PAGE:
A major new report published today by Demos think tank calls for a radical new settlement between the state and informal carers, with current policy failing millions of carers across the UK.
Demos estimates there are now almost eight million informal carers in the UK – a staggering 35% increase since 2001. This means the informal care economy is now equivalent to £139bn – more than seven times the UK’s total annual spend on adult social care (£18bn) and as large as overall health spending in the UK. An ageing population and growing pressure on NHS services means these figures are likely to grow substantially in the coming years.
But the new research, The Carers’ Covenant, finds government policy has failed to keep pace with these changes, leaving too many carers without the support they need. Carer’s Allowance isn’t available to many in-work carers – despite more than half of carers working – and is paid at a significantly lower rate than other income-replacement benefits. A Universal Carer’s Income puts this right by extending financial support to over 2 million more carers and increasing payments to the same level as Jobseeker’s Allowance.
With the Government’s upcoming social care Green Paper and the potential for a shortage in social care staff post-Brexit, Demos argues now is the time for a Carers’ Covenant.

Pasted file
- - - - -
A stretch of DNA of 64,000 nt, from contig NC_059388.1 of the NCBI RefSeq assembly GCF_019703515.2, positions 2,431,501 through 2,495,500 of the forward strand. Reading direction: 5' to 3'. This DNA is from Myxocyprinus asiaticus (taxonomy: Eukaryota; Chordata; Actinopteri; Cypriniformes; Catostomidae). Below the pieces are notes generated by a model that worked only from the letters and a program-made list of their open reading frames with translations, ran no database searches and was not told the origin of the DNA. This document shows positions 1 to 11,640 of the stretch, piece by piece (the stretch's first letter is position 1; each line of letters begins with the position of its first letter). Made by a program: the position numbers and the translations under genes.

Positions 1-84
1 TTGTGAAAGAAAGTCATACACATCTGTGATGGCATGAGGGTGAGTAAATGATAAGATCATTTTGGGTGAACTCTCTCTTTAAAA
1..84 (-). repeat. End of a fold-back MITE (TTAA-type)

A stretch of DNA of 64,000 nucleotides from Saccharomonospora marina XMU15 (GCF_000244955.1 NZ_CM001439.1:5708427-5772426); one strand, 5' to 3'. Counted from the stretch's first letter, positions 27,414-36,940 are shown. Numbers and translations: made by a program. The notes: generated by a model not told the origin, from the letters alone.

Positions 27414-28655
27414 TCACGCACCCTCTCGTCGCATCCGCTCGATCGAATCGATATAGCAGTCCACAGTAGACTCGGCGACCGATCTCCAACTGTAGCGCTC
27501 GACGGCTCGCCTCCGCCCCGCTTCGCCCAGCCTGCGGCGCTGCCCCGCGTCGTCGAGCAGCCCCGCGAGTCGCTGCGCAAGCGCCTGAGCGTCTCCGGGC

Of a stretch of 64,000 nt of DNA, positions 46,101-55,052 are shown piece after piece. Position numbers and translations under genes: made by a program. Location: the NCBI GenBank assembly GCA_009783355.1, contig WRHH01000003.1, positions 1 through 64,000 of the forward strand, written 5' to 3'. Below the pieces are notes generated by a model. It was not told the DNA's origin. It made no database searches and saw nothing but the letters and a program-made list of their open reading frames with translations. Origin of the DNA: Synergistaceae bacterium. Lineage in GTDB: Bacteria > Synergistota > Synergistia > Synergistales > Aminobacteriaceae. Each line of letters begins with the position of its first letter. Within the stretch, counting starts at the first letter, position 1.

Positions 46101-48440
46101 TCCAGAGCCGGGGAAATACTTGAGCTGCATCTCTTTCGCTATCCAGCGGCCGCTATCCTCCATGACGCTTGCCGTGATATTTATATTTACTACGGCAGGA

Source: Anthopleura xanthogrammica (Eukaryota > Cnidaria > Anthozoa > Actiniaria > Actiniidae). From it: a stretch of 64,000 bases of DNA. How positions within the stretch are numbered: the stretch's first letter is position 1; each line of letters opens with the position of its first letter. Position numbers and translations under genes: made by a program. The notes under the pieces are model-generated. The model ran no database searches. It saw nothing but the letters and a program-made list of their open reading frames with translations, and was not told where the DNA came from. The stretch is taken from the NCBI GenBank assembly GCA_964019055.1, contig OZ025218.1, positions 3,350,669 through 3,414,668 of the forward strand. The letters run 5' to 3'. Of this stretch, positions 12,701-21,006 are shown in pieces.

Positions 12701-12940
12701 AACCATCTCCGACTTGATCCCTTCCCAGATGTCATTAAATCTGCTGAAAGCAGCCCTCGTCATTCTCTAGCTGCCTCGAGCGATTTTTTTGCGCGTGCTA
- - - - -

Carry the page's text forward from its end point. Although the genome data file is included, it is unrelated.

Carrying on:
Based on the findings of the report, Demos is calling for:
- The Government to abolish the Carer’s Allowance and replace it with a new Universal Carer’s Income for all carers providing more than 35 hours a week of care, paid at the same rate as Jobseeker’s Allowance.
- The Government to introduce a Carer’s Working Credit – a pay top up for carers that go down to part-time hours. This is based on the German policy Familienpflegezeit which gives carers the right to request part-time working with better than part-time pay.
- The Government should work towards introducing one year’s paid care leave modelled on maternity pay, funded by abolishing the State Pension ‘triple lock’.
- Employees to have the right to 10 days of annual paid care leave.
- Duty should be placed on NHS bodies to identify carers and support their health and wellbeing.
Commenting on the report’s findings, the author, Demos Researcher Ben Glover said
“Unpaid carers prop up our entire social care system but have for decades been taken for granted by policy makers. A Universal Carer’s Allowance is a first step towards putting that right, laying the foundation for a new settlement between the state and the carer.”
Personal reflections from participants in the research:
“If you get Carer’s Allowance it dictates what you can make, what you can take. I feel, slightly, like they are penalising us for trying to take care for our family, and then trying to control how we do it. And it really alienates us”.
Male participant, London
“I spend my leave attending hospital appointments, psychiatric appointments. So my leave is swallowed up.”
Female participant, Leeds
“The worst thing with the employer was the immediate family thing because of my nan, I was brought up by my nan more than my mum so my nan is my mum and they didn’t get that, it was ‘it’s not your immediate family, it’s not your mum’. It’s like but it is, it really, like it kind of is.”
Female participant, Leeds
Download the full report.